Vaughan often spoke in news conferences about the importance of "letting the players express themselves" and it was frequently dismissed as a lame soundbite. But in reality it was an important, central plank of his regime. He knew that if a batsman was riddled with the fear of failure he would not move his feet properly and probably edge to the slips. He knew that if a bowler was scared stiff about bowling wides or no-balls he would lose the ability to swing the ball.
And while Vaughan put the players at ease, smiled for the cameras and lifted the trophies, Fletcher was happy to sit out of the spotlight, hard at work at the 21st century coalface of the laptop screen. He did the science, Vaughan did the art in a perfectly symbiotic relationship - something the hastily constructed and rapidly aborted liaison involving Peter Moores and Kevin Pietersen which followed could never replicate.
By now we were wondering just how good a captain Vaughan was. In most people's estimations, he had surpassed the cussed determination of Ray Illingworth, and favourable comparisons between Vaughan and Mike Brearley, the architect of the famous 1981 Ashes success, were being drawn.
But then it all started to go wrong. The post-2005 period was always a potentially dangerous time for England, though few could have predicted the speed of the demise. Vaughan's increasingly regular knee problems led England into a variety of makeshift captaincy appointments and the momentum evaporated.
With Vaughan mostly absent, Fletcher suddenly became isolated and defenceless, and eventually had to go himself. When Vaughan did play, his poor form was picked apart - and the man himself protested too much, frequently claiming a big score "was around the corner" when nothing of the sort emerged.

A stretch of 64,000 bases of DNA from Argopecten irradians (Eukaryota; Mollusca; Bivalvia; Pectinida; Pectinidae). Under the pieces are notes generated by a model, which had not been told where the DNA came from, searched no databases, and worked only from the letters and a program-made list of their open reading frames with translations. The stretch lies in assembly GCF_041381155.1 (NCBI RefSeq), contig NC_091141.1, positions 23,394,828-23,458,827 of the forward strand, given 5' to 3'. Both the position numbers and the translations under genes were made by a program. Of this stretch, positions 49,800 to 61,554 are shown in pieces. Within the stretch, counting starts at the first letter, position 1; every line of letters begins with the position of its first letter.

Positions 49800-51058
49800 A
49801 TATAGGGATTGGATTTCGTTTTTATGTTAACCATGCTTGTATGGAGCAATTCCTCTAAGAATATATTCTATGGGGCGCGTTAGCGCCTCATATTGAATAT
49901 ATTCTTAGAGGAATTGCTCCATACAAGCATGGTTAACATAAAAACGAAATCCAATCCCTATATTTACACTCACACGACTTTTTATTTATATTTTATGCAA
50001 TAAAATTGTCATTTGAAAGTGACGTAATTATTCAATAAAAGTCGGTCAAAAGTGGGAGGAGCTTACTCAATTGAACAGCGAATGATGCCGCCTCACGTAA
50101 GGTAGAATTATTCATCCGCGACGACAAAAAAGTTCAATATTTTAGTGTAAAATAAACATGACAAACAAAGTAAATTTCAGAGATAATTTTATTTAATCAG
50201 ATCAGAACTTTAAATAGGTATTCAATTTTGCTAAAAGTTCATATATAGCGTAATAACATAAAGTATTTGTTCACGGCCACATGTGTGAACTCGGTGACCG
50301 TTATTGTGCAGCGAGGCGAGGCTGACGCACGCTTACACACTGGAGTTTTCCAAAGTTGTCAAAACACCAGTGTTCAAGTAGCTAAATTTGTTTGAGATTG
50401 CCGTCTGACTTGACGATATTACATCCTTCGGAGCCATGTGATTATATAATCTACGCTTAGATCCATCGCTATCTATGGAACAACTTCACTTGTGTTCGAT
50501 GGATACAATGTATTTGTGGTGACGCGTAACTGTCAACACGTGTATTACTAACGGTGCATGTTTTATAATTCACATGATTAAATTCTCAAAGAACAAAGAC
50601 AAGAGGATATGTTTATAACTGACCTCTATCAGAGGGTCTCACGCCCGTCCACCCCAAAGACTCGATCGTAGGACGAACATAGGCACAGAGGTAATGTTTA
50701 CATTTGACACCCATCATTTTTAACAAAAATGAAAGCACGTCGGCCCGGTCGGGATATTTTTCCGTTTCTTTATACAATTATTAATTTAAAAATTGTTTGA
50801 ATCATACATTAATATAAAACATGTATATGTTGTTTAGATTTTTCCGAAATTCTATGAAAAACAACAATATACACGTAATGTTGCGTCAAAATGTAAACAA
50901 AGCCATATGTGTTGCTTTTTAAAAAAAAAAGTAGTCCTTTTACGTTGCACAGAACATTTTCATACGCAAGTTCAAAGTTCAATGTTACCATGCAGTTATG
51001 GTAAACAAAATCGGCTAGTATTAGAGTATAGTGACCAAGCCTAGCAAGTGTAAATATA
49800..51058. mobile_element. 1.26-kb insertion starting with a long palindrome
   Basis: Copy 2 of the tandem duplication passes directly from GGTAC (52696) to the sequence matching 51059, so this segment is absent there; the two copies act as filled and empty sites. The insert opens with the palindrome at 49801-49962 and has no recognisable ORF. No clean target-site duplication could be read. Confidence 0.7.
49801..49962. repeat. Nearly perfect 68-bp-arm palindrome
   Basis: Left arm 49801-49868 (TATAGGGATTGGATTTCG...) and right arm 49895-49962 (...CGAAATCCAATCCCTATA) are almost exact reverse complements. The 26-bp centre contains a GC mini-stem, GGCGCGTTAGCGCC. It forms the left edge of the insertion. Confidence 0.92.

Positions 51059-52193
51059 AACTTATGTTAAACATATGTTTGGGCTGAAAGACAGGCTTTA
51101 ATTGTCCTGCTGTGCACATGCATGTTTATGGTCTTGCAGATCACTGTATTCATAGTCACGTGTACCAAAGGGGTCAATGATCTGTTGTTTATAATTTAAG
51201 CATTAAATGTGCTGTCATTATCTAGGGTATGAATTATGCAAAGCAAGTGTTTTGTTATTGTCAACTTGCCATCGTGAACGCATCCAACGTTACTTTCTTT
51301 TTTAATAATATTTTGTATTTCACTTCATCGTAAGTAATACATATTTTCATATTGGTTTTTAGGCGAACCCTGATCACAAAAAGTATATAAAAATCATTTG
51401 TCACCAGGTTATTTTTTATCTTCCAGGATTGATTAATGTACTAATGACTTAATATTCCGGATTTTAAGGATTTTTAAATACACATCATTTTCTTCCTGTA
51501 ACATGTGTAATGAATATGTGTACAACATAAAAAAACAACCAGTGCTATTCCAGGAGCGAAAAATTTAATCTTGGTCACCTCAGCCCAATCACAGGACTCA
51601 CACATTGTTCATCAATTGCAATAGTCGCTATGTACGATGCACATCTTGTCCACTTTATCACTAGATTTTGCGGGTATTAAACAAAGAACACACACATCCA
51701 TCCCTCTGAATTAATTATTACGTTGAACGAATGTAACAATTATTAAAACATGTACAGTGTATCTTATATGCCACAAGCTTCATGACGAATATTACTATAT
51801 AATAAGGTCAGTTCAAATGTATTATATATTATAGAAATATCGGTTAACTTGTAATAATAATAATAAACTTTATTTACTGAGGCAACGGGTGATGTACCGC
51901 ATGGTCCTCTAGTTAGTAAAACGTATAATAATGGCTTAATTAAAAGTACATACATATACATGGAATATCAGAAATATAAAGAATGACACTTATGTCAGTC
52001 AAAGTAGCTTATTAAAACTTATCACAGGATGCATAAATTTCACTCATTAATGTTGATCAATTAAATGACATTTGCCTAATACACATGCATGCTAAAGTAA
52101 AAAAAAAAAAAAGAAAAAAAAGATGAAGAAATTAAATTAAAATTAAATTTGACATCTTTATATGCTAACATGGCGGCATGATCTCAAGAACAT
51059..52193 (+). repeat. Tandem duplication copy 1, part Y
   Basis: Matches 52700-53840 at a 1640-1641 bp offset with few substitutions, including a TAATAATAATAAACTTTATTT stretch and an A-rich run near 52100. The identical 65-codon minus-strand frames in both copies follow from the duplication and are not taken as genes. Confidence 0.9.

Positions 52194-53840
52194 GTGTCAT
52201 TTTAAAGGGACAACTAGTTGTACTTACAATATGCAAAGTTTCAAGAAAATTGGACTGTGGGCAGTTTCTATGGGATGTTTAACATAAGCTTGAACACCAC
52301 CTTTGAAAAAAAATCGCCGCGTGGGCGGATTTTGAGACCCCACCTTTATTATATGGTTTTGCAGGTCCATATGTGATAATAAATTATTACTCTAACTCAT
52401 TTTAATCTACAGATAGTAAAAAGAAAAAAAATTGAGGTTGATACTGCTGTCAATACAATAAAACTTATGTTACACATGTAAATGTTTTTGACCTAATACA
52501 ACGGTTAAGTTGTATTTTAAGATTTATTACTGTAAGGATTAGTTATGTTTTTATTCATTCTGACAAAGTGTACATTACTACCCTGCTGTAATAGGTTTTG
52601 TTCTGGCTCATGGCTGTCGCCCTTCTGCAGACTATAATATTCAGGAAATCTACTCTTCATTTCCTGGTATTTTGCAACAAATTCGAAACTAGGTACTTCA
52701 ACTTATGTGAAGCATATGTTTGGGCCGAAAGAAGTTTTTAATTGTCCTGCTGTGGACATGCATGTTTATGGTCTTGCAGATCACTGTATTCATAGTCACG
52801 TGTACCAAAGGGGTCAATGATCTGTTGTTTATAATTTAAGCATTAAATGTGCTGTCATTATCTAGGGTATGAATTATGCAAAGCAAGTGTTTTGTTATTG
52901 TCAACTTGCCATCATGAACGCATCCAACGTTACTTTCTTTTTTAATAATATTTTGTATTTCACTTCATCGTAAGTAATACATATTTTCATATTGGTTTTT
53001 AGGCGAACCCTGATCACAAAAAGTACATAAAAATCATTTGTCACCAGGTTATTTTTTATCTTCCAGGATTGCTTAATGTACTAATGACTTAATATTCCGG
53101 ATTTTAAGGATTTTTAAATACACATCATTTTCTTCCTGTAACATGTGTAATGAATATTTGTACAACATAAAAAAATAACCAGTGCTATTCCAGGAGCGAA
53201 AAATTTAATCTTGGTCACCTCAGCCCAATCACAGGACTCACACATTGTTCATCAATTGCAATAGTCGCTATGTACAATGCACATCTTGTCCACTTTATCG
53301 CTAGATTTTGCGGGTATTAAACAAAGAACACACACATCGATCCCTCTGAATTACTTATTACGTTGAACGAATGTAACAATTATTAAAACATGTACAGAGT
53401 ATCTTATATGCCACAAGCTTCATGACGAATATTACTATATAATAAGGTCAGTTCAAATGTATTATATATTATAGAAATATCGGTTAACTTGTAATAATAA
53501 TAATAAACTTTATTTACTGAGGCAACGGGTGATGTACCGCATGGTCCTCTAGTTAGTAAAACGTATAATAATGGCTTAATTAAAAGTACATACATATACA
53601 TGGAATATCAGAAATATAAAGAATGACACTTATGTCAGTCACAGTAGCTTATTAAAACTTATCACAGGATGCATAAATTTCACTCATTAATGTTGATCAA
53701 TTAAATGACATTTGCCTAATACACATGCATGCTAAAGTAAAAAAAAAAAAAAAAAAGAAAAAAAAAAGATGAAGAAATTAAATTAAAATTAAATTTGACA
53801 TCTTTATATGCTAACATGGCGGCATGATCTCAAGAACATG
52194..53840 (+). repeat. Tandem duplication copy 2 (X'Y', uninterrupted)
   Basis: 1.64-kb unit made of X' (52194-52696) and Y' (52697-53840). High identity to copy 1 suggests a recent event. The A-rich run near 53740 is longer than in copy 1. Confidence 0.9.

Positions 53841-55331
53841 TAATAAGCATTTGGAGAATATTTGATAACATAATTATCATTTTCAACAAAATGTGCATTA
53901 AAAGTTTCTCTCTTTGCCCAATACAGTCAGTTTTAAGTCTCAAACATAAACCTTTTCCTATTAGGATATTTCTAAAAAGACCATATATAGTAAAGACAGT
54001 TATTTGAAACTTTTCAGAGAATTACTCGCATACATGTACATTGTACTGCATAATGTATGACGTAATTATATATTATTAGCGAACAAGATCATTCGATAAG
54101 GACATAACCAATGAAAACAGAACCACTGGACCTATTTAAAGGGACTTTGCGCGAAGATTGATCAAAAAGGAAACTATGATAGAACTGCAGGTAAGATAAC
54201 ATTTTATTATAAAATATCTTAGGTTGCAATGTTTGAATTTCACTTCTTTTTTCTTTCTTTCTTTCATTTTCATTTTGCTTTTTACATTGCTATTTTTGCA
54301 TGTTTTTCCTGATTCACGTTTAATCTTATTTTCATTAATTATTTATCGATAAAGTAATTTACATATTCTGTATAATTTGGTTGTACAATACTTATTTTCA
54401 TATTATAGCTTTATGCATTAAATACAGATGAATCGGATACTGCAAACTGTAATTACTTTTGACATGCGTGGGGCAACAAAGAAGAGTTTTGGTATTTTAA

By the time he did resign the captaincy, towards the end of a series defeat by South Africa on home soil, the slightly tetchy relationship he had developed with the media was forgotten as Vaughan sobbed his way through a news conference in Loughborough.
No longer a one-day player, and with Twenty20 having largely passed him by, Vaughan retained hopes of getting back into the Test side, but it was never to be - and his final Test innings remains his 17 against South Africa last August at Edgbaston.
Having hit four effortless boundaries, he failed to get on top of a cover-drive off Andre Nel and picked out short extra-cover.
It summed up the frustrations of the latter part of Vaughan's career - at a time when he gave his wicket away far too often, including when playing for Yorkshire. It is right now for Ravi Bopara to be given freedom to continue his England career at number three unthreatened by the ex-captain, and that a young Yorkshire batsman gets an extended run at Headingley.
Vaughan seems likely to take a high-profile role in the media, though he will be astute enough to have fingers in other pies, and can spend more time looking after his burgeoning property empire.
But until we know exactly what the future holds for him, and before we switch focus squarely on this summer's Ashes, it is only fair to laud the most successful captain England have had in the modern era.